Russia has warned that it could block international flights through its airspace if the EU goes ahead with new sanctions over the Ukraine conflict.
The EU is expected to announce shortly whether further sanctions will take effect now or be put on hold.
The EU has said this will depend on how the situation develops on the ground.
Pro-Russian separatists have recently made big gains, but a fragile ceasefire in eastern Ukraine appears to be holding despite some sporadic shooting.
Fighting in the east has killed some 2,600 people since April. The truce and roadmap to peace were agreed on Friday.
Russia has repeatedly denied accusations by Ukraine and the West that it has been sending troops into Donetsk and Luhansk regions to help the rebels, who want to establish an independent state.
Russian Prime Minister Dmitry Medvedev warned that Moscow would respond “asymmetrically” to further sanctions.
A Russian airspace ban “could drive many struggling airlines into bankruptcy”, he told a Russian daily.
“If there are sanctions related to the energy sector, or further restrictions on Russia’s financial sector, we will have to respond asymmetrically… For example, restrictions in the transport sector.
“We work on the basis of friendly relations with our partners, and that’s why Russia’s skies are open to flights. But if we are restricted then we’ll have to respond,” he told Vedomosti (in Russian).
Airlines would have to pay far more for fuel if Russia blocked their routes to Asian destinations, and flight times would be longer in many cases.
Last week an EU official told the BBC that further sanctions would deepen the existing measures, affecting Russia’s access to capital markets, dual-use goods which can be used for military purposes, defence equipment and some other sensitive technologies.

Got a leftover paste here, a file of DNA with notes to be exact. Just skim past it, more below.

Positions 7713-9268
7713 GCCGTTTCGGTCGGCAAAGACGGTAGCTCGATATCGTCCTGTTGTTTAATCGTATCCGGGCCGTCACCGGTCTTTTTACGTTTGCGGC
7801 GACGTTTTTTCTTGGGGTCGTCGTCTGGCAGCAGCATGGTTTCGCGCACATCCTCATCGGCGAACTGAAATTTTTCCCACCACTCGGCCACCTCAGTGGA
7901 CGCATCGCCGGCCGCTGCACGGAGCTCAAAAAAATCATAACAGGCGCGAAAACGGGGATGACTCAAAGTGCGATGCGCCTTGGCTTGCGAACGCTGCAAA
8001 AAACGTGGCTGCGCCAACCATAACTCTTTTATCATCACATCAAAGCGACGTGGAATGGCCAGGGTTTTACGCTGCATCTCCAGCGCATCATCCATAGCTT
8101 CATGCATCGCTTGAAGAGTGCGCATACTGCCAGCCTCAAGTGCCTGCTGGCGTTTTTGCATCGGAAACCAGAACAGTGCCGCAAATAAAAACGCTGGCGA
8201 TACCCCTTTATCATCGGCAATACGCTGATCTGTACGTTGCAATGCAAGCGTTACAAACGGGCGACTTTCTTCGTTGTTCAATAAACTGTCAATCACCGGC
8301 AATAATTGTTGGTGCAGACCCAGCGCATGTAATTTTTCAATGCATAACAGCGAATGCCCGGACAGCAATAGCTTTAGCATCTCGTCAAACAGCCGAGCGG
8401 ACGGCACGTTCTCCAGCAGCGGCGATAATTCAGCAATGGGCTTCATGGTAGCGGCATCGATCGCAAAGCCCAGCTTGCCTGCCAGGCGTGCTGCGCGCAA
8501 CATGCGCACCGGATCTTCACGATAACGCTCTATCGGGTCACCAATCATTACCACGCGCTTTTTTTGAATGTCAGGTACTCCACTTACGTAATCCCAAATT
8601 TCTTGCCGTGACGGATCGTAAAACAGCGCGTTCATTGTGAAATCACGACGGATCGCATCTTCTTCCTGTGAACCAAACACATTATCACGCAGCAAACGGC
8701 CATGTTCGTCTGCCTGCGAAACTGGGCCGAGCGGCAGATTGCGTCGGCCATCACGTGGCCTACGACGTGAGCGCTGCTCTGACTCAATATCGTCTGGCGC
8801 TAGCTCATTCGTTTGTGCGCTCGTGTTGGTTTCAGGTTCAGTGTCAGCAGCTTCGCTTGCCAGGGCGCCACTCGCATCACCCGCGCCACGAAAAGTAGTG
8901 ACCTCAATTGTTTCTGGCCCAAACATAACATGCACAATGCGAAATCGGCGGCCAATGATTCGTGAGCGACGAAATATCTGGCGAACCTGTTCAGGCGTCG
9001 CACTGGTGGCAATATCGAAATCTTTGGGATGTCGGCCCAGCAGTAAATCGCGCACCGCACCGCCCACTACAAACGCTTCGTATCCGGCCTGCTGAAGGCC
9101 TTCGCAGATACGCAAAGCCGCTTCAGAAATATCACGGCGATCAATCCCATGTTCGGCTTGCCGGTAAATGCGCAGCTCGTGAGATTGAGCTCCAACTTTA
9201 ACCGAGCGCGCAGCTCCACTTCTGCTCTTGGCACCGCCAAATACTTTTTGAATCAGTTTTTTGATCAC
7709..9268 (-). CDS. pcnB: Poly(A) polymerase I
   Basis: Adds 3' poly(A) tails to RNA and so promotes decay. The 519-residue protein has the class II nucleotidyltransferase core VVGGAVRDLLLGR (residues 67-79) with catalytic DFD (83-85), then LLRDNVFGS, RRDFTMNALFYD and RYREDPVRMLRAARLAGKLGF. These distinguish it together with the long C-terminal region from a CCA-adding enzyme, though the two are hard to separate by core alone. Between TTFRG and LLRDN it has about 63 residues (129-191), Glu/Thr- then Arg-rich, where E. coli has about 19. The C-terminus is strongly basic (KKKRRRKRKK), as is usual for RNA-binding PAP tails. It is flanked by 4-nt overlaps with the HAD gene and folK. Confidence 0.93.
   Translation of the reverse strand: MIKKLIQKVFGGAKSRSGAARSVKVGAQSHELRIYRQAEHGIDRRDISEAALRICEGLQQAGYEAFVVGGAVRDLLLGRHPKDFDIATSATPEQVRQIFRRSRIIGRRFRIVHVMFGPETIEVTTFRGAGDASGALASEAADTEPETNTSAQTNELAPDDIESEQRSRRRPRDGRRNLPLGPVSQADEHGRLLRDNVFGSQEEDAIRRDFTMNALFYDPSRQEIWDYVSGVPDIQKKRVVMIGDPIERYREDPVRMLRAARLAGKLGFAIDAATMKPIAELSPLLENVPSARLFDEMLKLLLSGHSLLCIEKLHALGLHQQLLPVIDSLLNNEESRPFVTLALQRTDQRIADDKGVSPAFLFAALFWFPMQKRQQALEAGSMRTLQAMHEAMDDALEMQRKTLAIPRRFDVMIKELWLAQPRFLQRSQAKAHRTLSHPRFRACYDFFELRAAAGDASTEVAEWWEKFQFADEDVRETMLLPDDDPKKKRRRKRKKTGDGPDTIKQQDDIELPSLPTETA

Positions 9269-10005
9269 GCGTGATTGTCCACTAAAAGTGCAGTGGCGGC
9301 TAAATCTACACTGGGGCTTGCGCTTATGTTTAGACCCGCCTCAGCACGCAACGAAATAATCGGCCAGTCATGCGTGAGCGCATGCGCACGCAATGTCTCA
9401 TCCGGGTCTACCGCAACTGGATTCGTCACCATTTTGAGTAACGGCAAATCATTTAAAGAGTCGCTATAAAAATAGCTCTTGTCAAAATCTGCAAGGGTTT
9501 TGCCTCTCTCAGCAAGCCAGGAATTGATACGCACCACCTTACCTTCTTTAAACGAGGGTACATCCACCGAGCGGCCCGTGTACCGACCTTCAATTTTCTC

Richard Galpin in Donetsk: “We’ve heard the sound of quite a number of mortars being fired”
They would also expand the visa bans and asset freezes on Russian officials and entities, including separatist leaders in Ukraine.
The Ukrainian authorities in Donetsk region say President Petro Poroshenko is expected to visit Mariupol on Monday.
It is the last city in Donetsk region still held by the Ukrainian government and some shelling was reported there at the weekend. It is a strategic port on the route to Crimea, the peninsula annexed by Russia in March.
There was also some fresh shelling near Donetsk airport. The rebels are still holding the city, and have pushed back Ukrainian forces on the outskirts.
On Sunday, Ukrainian security official Volodymyr Poliovyi said 864 Ukrainian soldiers had been killed since the conflict began.
So far there have been no big prisoner exchanges since the ceasefire took effect.
12-point peace roadmap – key elements
- Ensure an immediate bilateral ceasefire
- Carry out decentralisation of power, allowing temporary local self-government in areas of Donetsk and Luhansk in eastern Ukraine under a “special status” law
- Immediately free all hostages and illegally detained persons
- Ensure monitoring on the Ukrainian-Russian border and a security zone
- Ensure the holding of snap local elections in Donetsk and Luhansk
- Remove illegal armed groups, military hardware, and all fighters and mercenaries from Ukrainian territory
- Pass a law against the prosecution and punishment of people over certain events in Donetsk and Luhansk region
Posted by the OSCE on its website (in Russian).